The Mercedes-Benz E-Class is widely known as the ground-breaking executive sedan, estate, coupe and cabriolet that it is today. But has it always been that way? Here is the story of the E-Class Coupes and Cabriolets.
The story begins with the Stroke/8 Coupe (model series 114) back in 1968. But the first cabriolet has only made its way onto the market in 1991 in the 124 model series. In 1993, the cars in the segment, the 124 model series, were assigned the E-Class designation.
An E-Class without a name
The coupes and cabriolets of the range have always stood for elegance, dynamics, luxury. And the first of them, the Stroke/8, produced between 1968 and 1976, confirms the notions. Customers could only order the two-door models with six-cylinder engines. It was actually a statement that the range was not to be underestimated. The top of the range M 114 engine delivered 150 horsepower and made the car run as fast as 200 km/h.
Two years later, in 1972, it was the time for the 280 CE to shine with all of its 185 horsepower. When the last 114 model series rolled of the assembly line in August 1976, Mercedes-Benz had built more than 67,000 Coupes.
The relay race continued with the C 123, the two-door introduced at the Geneva Motor Show in March 1977. The range also received the four-cylinder 230 C variant with 109 horsepower, while the 280 C featured 156 horsepower and the 280 E boasted 177 horsepower. The 300 CD diesel variant followed with 80 horsepower, exclusively developed for North America. A 300 CD turbo diesel with 125 horsepower came in 1981. The 230 C and the 280 C carburetor models were discontinued in 1980. It was the year the 230 CE with a petrol injection system showed up.
In August 1985, the C 123 stepped off the stage after 99,884 units making their way to customers. The model then made room for the 124 model series, the company introduced at the Geneva Motor Show in 1987, bearing a new name: the E-Class Coupe. In 1991, the cabriolet saw the light of day.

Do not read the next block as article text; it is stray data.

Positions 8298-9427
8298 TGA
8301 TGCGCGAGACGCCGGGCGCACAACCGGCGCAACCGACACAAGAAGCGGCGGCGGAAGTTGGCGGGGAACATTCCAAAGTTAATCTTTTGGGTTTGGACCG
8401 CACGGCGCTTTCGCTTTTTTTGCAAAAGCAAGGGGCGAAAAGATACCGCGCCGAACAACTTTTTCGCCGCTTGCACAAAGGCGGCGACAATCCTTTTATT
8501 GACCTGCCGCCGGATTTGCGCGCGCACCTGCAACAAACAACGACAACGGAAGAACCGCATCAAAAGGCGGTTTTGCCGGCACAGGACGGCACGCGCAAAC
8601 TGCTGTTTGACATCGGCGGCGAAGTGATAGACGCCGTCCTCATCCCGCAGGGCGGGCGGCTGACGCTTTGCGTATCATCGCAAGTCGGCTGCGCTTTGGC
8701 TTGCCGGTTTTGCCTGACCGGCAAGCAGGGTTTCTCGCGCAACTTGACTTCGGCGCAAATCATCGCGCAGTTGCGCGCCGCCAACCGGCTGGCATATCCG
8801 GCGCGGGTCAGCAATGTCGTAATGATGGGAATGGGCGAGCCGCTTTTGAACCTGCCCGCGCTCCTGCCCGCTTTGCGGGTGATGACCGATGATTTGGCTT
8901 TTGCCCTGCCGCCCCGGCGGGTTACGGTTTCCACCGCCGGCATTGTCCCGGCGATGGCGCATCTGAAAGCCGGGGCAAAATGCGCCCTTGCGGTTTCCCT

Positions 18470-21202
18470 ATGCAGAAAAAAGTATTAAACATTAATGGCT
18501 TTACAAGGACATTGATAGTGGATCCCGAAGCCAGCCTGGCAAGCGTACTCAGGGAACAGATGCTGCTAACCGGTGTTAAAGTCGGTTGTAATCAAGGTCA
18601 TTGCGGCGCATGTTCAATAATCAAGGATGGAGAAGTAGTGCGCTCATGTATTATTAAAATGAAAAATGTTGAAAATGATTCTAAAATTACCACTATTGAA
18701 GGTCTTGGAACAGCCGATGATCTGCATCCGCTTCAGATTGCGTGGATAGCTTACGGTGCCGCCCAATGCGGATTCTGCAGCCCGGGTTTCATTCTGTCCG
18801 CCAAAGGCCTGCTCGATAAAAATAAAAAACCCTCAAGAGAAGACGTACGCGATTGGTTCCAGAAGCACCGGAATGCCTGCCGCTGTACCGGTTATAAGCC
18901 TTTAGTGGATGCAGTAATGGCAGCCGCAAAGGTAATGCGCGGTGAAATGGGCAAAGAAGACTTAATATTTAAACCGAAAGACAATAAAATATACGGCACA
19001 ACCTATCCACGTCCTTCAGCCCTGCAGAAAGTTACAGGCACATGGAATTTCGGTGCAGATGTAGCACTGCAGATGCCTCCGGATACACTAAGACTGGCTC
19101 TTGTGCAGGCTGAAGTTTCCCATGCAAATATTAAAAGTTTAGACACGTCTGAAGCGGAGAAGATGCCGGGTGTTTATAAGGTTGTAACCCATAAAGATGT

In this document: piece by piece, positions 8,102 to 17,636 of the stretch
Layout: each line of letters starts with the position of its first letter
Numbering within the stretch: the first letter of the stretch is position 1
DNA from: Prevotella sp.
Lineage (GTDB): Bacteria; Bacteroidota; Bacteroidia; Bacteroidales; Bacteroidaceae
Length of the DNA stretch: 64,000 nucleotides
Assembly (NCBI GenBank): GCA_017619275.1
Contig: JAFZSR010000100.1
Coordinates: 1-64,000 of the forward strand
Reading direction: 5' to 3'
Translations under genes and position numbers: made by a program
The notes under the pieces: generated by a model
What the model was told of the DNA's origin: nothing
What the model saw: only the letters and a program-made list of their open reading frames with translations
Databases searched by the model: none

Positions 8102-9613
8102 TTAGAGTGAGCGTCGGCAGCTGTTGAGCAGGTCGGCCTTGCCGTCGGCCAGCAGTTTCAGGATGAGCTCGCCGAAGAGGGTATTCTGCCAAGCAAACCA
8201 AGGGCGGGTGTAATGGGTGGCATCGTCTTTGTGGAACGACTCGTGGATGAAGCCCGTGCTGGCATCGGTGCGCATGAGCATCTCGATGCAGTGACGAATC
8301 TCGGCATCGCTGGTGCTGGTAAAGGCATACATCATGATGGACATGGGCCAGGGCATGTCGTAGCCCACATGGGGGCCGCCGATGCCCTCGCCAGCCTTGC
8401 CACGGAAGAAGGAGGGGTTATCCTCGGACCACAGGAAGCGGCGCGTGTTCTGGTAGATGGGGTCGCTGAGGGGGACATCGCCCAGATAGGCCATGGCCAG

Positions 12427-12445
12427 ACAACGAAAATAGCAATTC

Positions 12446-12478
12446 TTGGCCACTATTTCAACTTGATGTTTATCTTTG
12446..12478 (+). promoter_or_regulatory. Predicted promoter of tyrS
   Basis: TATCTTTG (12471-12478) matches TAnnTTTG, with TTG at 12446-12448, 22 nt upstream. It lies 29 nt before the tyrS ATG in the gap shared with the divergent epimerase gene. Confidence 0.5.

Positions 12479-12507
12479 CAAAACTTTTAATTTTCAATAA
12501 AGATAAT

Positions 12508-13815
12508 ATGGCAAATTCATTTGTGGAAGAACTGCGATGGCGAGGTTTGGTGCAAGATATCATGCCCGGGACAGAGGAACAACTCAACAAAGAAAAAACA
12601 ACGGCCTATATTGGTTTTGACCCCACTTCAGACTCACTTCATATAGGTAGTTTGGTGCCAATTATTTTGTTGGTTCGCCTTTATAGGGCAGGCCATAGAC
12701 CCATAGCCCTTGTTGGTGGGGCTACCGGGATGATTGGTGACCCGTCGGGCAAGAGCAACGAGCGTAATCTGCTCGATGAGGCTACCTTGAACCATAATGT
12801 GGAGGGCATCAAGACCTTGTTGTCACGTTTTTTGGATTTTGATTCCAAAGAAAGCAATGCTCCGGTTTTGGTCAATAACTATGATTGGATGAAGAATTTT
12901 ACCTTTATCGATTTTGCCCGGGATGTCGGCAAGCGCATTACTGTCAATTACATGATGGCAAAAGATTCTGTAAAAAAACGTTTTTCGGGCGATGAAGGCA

In 1989, Mercedes-Benz launched a thoroughly revised engine range. The 300 CE-24 took the lead with 220 horsepower developed by its 3.0-liter four-valve engine carried over from the 300 SL-24 (R 129) sports car. It came with light-alloy wheels, power windows, steering wheel and gearshift lever covered in leather.
The cabriolet of the 124 model series arrived in 1991 with a fabric soft top, the first with featuring one after a break of 20 years. The engineers made it of a 27-part linkage with 34 joints and it weight 43 kilograms. Compared to the coupe, they needed to redesign approximately 1,000 components.
The E-Class Coupes and Cabriolets get the S-Class radiator grille
In June 1993, Mercedes-Benz revealed the facelift models with discrete changes. A radiator grille carried over from the S-Class sedan was one of the few changes. The new E 36 AMG with 272 horsepower stood at the top of the range.
Mercedes made 141,498 C 24 model series coupes between 1987 and 1996 and 33,952 cabriolets came to life between 1991 and 1997.
Mercedes-Benz introduced the twin-headlamp look in 1993 at the Geneva Motor Show with the an innovative concept. The light layout made its debut with the E-Class 210 model series in 1995.
The CLK was a story within the story of the E-Class